Today’s topics include new technologies from Intel, the end of Yahoo Maps, updates from Dropbox and new Canadian data centers from Microsoft.
Intel officials went to the Computex 2015 show last week armed with an array of new and improved technologies that touched on everything from collaboration and interconnects to the Internet of things.
A lot of the publicity coming out of the show for Intel centered around processors. Its new Core processors were aimed at such users as gamers and creators, bringing greater media and graphics performance into increasingly smaller systems.
The company also announced that its Thunderbolt technology, which connects Windows PCs and Apple Macs to displays, docks and such peripherals as external storage systems and USB devices, will use the same kind of connector as USB 3.1.
Nearly three years into Yahoo’s reinvention under CEO Marissa Mayer, the company is shuttering some services including Maps. In a second-quarter progress report posted on Tumblr on June 4, chief architect Amotz Maimon announced that Yahoo is closing down its Maps site at the end of June.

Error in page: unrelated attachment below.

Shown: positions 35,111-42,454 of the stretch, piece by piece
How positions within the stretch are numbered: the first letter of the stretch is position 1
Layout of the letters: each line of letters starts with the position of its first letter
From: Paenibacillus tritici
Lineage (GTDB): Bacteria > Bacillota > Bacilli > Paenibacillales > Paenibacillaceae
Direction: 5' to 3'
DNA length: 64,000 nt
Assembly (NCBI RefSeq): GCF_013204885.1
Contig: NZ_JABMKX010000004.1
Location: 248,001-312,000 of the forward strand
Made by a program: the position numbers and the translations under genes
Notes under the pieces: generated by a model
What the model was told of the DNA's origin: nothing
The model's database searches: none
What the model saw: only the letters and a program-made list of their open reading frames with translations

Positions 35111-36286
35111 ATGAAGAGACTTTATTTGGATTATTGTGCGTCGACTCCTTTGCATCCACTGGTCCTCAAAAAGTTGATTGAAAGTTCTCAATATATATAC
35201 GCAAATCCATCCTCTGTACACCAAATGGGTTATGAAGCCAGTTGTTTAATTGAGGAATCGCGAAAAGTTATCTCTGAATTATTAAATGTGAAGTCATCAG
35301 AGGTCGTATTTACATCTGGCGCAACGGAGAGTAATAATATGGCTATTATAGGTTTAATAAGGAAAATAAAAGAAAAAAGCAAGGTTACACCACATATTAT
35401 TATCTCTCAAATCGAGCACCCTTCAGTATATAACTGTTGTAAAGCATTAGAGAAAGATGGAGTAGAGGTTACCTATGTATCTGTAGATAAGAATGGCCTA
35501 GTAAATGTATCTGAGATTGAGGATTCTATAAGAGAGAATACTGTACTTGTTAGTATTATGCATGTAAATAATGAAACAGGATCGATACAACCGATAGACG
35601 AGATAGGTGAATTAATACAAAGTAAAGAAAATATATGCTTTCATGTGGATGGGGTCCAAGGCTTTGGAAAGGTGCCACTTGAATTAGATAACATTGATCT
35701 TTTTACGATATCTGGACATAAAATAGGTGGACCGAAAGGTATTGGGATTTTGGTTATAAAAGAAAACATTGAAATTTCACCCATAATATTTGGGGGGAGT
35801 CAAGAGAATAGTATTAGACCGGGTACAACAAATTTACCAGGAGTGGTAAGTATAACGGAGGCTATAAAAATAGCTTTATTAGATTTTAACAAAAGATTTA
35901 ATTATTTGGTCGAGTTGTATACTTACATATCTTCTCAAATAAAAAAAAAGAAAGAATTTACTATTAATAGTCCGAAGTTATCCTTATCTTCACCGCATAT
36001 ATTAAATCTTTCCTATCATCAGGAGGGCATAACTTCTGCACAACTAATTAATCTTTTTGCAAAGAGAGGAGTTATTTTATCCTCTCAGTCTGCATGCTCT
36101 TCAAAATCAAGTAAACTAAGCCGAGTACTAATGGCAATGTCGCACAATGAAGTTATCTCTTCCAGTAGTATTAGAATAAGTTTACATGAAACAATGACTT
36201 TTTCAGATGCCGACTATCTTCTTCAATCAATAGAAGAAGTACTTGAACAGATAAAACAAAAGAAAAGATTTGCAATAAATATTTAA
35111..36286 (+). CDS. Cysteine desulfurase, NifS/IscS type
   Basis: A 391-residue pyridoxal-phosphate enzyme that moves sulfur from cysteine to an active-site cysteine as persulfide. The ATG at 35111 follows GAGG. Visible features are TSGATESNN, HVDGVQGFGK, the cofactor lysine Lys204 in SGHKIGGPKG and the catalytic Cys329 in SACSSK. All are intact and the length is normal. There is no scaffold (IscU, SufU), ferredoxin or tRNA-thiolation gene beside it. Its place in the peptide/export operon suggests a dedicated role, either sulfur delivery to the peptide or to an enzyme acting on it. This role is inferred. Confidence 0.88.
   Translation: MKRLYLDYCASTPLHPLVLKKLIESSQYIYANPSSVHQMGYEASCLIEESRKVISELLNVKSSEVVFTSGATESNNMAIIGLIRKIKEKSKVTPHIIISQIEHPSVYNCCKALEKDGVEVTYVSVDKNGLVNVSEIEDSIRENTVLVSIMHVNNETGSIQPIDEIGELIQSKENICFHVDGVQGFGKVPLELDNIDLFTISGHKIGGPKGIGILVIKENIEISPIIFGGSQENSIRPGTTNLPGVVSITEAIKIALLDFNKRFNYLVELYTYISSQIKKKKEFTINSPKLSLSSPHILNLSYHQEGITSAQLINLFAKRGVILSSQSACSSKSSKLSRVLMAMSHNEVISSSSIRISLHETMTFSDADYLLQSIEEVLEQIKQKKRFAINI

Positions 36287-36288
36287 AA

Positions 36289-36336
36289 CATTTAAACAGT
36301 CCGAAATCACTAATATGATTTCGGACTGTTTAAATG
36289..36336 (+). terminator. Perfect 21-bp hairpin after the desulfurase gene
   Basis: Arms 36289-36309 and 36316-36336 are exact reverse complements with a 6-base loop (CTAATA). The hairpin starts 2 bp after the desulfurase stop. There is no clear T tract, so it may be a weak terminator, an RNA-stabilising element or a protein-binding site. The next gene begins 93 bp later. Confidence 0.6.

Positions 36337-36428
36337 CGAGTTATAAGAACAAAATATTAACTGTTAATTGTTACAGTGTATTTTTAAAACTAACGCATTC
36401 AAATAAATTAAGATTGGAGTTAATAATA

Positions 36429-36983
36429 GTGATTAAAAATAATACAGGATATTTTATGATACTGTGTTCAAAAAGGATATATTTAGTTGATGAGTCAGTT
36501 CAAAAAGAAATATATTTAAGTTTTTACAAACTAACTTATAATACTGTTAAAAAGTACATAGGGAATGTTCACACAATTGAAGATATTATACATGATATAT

Maimon added that Maps will continue to be supported in Yahoo search and on several other Yahoo properties, including Flickr.
Dropbox released a handful of updates to its enterprise cloud file-storage and -sharing platform, allowing businesses to better incorporate the service into their data security and user management environments.
Rob Baesman, head of product for Dropbox for Business, stated that the company is releasing a number of key features across three areas that hit at the heart of IT: security, administrative control and seamless integration.
Microsoft is opening two new Azure data centers in Canada, the company announced last week. The massive cloud computing facilities are set to open in Toronto and Quebec City in 2016.
Quentin Kong, vice president of marketing and business development for IT services provider Softchoice, stated that with the new data centers, one potential obstacle has been removed for his company’s customers, referencing the concerns that security-conscious firms and agencies have over entrusting their sensitive and private data to U.S.-based data centers.
Data privacy concerns aside, the new data centers will help set Microsoft’s Canadian customers “on a path to having a broad global footprint,” Kong said.